Junior miners warn they will struggle to attract investment for new exploration projects under a raft of tax changes in the federal budget which are expected to hurt resource firms, large multinationals and infrastructure funding. The Fin

Alcoa profit crashes by 81pc

Alcoa has delivered proof that even its low-cost WA bauxite and alumina operations are feeling the pinch of aluminium's persistent status as the world's most unpopular metal, reporting an 81 per cent slump in Australian profitability last year. The West

Oil companies rip into Timor governance

East Timor risks developing a reputation for poor governance, eroding investor confidence and threatening its economic and political stability, ConocoPhillips, which is embroiled in a tax dispute with the nation, has claimed. The Fin

 

Top Politics Headlines

Hockey to push for Labor cuts

Shadow treasurer Joe Hockey has warned his frontbench colleagues that the Coalition must consider passing the savings and tax increases in Tuesday’s federal budget, raising the likelihood that the opposition could support most measures, including the abolition of the Howard government’s baby bonus. The Fin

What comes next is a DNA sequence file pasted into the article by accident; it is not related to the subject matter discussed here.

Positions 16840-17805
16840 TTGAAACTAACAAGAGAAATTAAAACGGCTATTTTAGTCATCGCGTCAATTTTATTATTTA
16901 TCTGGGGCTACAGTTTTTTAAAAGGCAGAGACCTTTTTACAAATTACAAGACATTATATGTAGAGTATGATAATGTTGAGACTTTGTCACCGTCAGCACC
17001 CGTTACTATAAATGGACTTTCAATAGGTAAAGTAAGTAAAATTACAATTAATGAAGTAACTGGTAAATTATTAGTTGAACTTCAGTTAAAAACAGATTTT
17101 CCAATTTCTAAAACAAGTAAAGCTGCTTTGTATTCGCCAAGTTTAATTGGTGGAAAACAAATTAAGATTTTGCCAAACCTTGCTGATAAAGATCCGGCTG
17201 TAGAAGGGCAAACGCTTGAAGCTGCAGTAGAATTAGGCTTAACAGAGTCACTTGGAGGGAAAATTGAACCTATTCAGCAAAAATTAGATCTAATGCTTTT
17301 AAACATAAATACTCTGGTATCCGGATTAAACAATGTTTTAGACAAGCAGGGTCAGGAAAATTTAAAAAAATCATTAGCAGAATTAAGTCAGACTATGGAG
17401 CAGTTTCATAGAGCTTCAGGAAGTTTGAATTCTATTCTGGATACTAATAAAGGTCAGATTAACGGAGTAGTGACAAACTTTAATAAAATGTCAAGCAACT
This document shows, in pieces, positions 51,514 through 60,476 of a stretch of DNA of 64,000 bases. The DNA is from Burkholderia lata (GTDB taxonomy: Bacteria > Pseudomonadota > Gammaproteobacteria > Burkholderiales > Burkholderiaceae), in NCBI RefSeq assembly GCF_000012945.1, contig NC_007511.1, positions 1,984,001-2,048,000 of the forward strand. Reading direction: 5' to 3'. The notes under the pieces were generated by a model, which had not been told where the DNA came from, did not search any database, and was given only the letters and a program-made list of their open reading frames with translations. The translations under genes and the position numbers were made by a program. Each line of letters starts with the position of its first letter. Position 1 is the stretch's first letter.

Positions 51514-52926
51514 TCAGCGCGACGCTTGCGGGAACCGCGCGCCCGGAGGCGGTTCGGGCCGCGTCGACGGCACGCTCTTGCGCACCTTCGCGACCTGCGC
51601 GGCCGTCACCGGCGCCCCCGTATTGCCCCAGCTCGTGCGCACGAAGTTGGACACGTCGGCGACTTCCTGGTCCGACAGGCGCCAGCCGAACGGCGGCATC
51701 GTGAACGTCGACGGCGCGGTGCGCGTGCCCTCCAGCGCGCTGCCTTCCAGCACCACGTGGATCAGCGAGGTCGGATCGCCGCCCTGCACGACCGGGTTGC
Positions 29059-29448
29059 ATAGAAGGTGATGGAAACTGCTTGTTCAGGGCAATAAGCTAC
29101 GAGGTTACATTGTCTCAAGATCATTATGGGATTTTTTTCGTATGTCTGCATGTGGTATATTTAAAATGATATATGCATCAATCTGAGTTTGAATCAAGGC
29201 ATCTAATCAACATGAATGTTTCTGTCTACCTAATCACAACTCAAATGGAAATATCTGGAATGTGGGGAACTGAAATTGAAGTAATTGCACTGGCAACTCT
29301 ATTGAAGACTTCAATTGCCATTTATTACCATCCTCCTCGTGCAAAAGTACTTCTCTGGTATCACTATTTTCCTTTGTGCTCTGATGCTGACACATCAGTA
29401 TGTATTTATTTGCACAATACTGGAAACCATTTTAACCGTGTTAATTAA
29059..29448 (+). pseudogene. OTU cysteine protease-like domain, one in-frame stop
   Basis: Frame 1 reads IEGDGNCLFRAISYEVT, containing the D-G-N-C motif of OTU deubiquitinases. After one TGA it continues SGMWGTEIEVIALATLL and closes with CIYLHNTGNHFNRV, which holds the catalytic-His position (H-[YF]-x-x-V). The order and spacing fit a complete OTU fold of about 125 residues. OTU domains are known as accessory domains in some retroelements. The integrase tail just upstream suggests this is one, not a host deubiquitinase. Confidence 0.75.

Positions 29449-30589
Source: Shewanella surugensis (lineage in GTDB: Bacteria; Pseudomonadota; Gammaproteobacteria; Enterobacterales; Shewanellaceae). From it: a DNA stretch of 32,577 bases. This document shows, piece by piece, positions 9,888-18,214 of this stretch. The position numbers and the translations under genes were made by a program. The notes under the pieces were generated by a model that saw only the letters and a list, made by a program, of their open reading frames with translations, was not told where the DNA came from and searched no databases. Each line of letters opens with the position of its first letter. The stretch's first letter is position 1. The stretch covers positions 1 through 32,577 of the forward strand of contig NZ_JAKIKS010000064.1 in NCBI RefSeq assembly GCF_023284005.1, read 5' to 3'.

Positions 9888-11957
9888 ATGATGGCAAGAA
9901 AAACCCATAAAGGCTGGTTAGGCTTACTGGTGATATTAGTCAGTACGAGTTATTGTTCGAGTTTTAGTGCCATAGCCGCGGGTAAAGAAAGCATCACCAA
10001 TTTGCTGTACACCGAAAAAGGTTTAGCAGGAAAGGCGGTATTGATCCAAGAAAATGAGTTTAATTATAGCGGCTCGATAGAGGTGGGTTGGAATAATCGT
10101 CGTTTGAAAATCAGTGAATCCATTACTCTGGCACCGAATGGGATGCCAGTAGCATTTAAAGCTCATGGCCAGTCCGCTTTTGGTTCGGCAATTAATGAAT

Barnett breaks another promise

The Barnett government will break another promise, this time to give tax relief worth hundreds of millions of dollars to small business in its continuing scramble to prevent the state budget falling into deficit. The West

Abbott to dodge savings trap

Tony Abbott will tonight leave open the prospect of supporting the Labor spending cuts and tax increases that pay for DisabilityCare in a budget reply speech aimed at sidestepping Wayne Swan’s fiscal booby trap. The Aus

Swan accuses BCA of Liberal bias

The federal government’s fractious relationship with business has deteriorated further, with Treasurer Wayne Swan accusing the Business Council of Australia of indulging in magic pudding economics and of being biased towards the Liberal Party. The Fin

 

Top Property Headlines

Half stake in Perth tower up for grabs